by Sol Ta Triane with Clarity Pei-Ling Triane, Copyright © 2019
The meta-geniuses of philosophy and religion use special words, and sometimes normal words, in different ways from the usual. If we wish to receive the teachings, we will need a new way of using language.
For example: Lao Tzu’s nonaction.
The nonaction of which Lao Tzu speaks is the humble action that we can perform in order to return to the bliss of God/Tao, the correct way of life.
We need to have dozens, hundreds, perhaps thousands of experiences of nonaction, finally becoming stabilized in nonaction, in order to make our return.
Since we’re human and in action, it will take an action to accomplish nonaction, esoteric stillness.
If we are walking, we will have to do the act of stopping walking in order to be “not acting,” purely in terms of walking. But stopping of walking is an action, too: Lao Tzu is making us try to understand something very different when he says ‘nonaction.’
In the famous words, “The sage practices nonaction,” the key word often missed by the novice is “practices.” Sounds like an action—such as walking. The doorway to harmony with Tao (God, buddha, dharmakaya) is opened by—hear ye, hear ye—nonaction.
What the sage does is this nonaction. In other words, what he does is not do. It takes an act of will for the sage to let go like that.
The sage is comfortable in transcending activity. The transcendent activity of nonactivity is the sage’s practice. We have our many worldly activities, but the sage is the one who doesn’t cling or become frantic about them.
The sage knows that it is in his not-knowing that he is blessed and made his big comeback to wholeness, which is Tao. ‘Not-knowing’ is the mental aspect of nonaction. When we say the sage doesn’t know, it doesn’t mean the sage doesn’t know anything. It means he doesn’t cling to any concepts or situations as having an ultimate import in themselves. The sage engages fully in life, at ease with its flux and flow, successes and disappointments.
The sage is not upset by all the things that he has to do. A sage might have a family and need to earn a significant living to support them. The sage may have a complicated, challenging job with problematic situations. Whether life is simple or complex, the sage does his best, then proceeds to not worry about it. He simply acts and does what needs be done and not a bit more. He knows when enough is enough. For the sage, neuroses can be said to have been put to rest. Not by avoiding, but by properly engaging life: the practice of nonaction.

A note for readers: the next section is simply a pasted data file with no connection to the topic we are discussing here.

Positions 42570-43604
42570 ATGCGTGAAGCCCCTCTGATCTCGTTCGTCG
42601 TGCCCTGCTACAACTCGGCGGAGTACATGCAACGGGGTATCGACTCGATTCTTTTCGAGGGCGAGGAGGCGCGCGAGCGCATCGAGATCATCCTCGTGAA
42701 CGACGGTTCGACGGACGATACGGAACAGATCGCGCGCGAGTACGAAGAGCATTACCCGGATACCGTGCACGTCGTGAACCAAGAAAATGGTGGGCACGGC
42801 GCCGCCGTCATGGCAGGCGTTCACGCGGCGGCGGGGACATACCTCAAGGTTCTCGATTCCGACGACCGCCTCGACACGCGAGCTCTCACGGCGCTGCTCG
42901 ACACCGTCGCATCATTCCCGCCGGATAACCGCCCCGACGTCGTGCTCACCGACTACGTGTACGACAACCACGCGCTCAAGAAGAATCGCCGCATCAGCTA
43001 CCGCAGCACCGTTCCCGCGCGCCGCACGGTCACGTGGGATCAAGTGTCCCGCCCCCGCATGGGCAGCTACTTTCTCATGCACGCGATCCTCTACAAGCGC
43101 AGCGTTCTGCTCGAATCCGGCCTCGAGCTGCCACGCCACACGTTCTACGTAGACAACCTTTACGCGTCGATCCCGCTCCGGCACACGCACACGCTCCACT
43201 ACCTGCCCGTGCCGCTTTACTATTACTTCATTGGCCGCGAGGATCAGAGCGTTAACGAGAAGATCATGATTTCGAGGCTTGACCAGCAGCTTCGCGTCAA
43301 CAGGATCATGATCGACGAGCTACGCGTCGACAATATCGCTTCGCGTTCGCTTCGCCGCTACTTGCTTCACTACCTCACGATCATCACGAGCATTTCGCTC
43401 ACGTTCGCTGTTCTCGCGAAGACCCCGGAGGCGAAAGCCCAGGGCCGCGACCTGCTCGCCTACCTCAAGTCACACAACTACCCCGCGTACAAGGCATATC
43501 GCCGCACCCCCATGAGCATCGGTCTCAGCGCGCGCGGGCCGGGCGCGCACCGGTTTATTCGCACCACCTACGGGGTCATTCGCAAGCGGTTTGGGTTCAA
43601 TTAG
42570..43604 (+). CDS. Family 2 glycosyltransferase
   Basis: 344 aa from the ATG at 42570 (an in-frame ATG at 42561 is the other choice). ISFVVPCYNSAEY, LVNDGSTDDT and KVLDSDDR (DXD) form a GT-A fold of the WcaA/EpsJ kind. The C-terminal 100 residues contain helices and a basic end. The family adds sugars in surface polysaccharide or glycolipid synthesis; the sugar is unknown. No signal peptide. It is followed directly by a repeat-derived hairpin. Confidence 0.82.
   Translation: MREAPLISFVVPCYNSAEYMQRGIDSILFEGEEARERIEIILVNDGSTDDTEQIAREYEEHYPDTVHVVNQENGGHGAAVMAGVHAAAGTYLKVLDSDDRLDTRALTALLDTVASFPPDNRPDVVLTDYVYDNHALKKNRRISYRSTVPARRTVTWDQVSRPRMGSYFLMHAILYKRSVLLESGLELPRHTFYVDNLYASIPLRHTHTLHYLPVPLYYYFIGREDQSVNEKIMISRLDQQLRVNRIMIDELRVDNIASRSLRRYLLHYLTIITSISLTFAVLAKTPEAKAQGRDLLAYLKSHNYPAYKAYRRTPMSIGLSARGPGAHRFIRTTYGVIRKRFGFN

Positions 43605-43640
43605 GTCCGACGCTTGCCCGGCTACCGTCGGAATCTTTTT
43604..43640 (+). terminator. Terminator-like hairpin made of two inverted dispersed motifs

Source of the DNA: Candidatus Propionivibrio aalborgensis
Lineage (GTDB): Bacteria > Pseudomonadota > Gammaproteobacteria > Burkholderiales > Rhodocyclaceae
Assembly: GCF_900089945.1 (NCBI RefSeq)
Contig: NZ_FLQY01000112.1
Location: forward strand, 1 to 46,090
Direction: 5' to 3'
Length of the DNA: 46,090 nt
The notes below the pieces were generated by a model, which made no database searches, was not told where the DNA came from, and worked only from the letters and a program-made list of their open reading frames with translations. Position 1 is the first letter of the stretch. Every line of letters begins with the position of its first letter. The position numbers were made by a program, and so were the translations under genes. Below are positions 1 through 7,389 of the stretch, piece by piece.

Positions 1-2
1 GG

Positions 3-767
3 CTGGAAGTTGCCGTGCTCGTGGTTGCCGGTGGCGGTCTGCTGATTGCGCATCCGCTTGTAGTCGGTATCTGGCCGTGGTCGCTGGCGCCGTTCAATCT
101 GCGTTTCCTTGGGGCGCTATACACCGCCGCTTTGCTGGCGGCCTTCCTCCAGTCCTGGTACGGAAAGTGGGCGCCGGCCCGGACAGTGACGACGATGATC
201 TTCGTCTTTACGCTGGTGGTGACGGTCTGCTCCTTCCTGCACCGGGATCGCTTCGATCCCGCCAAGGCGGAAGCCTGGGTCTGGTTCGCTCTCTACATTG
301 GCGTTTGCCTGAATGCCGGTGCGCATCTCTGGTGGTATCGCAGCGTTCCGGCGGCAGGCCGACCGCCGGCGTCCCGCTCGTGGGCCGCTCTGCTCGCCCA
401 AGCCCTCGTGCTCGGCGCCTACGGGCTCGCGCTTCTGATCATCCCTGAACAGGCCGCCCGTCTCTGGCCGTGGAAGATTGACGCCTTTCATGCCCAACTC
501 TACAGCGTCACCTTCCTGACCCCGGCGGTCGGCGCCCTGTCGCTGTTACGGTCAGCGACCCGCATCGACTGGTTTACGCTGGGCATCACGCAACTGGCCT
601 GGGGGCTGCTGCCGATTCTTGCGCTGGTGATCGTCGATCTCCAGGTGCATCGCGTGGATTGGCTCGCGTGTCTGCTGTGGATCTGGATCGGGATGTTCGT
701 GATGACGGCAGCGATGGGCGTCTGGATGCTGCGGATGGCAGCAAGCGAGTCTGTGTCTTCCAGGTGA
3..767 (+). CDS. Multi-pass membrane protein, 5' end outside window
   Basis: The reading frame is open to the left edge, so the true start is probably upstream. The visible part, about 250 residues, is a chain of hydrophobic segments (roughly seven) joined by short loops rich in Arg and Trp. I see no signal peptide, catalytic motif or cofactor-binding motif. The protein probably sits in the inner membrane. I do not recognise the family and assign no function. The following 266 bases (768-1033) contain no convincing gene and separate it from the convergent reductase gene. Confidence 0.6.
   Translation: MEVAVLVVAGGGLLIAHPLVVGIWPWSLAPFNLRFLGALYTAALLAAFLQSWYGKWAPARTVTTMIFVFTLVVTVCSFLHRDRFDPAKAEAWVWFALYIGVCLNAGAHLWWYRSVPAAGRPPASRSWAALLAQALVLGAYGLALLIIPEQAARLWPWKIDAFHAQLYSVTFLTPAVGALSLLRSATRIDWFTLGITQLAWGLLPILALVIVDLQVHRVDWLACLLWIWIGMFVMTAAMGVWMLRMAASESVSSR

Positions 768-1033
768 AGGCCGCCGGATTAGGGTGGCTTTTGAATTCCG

When the sage doesn’t have much to do, it doesn’t really bother him: he isn’t compulsive to self-proving. This is the security of his wisdom. Nonetheless, if he does have a lot to do, he just does it; there’s no difference to him either way.
If we want to know Tao, we will need to stop practicing the pseudo-Tao of being against complexity or an active life. To know Tao, we handle matters as best we can without overthinking them. Overdoing fills our lives with the fuzz of confusion and makes it difficult for inborn harmony to arise.
If we worked all day and didn’t take a break for lunch, that would mean we don’t know Tao very well. Overdoing is damaging, for obvious reasons. Doing too many things or working excessively is hard on the chi. That’s why we take breaks, weekends and vacations. Everybody understands Tao a bit.
Do the things that need to be done. Get them done, and then they are done. Remember, though, that superstitious underdoing is also harmful.
And what does the sage say when his work is done? Great, but it’s not a big deal one way or the other: work to be done or work complete—either way he is in the continual practice of nonaction. Because the sage practices nonaction and its mental aspect, not-knowing, it doesn’t matter whether there’s a lot to do or a little to do. The sage just handles what needs be done, when possible, then stops. The sage could make up something to do in the joy of Tao. Or the sage may be very busy and have a lot to do.
But the sage goes much further. He performs everything he does with firm nonaction.
Life is action. Saying the sage practices nonaction could sound anti-life. However, since the essence of life isn’t merely the function of getting things accomplished, the sage knows the bliss of the big picture that the rest of us may be missing.
Action means movement, so when we take creative action, that’s a movement of some sort. There’s nothing wrong with taking action. Without action a singer couldn’t sing a note, a drummer couldn’t pound a drum. A driver couldn’t drive a car. A factory worker couldn’t build a product. A farmer couldn’t sow a field. People wouldn’t procreate. Nothing would occur. Nothing would come into being from Tao.
Creativity is intrinsically good, which is a way of saying there’s nothing wrong with getting something done. God/Tao is correct in saying He created the world and said it was good. There is nothing essentially bad about creativity in itself.
Dzogchen practitioners should note that Lao Tzu’s ‘nonaction’ is very similar to the Dzogchen trekchö term ‘nonthought.’ For both the practice is perfect peace, and one is complete in God with no need for action/thought. This nonaction/nonthought ‘arises,’ accompanied by bliss and lucidity. The sage reaches the point where he can create thoughts and take actions without any clinging to them. The actions he is taking are the nonactions of Tao, his thinking is the nonthought of Dzogchen.
Nonaction is rarely understood. If there is one useful tip we can take from Tao Te Ching, a beneficial action we might say, it’s that when we overdo, we suffer. Start with that premise. But the test of really understanding Lao Tzu’s “don’t overdo” lies in knowing that nonaction has nothing to do with “doing nothing.” Not comprehending this, Tao remains beyond our understanding.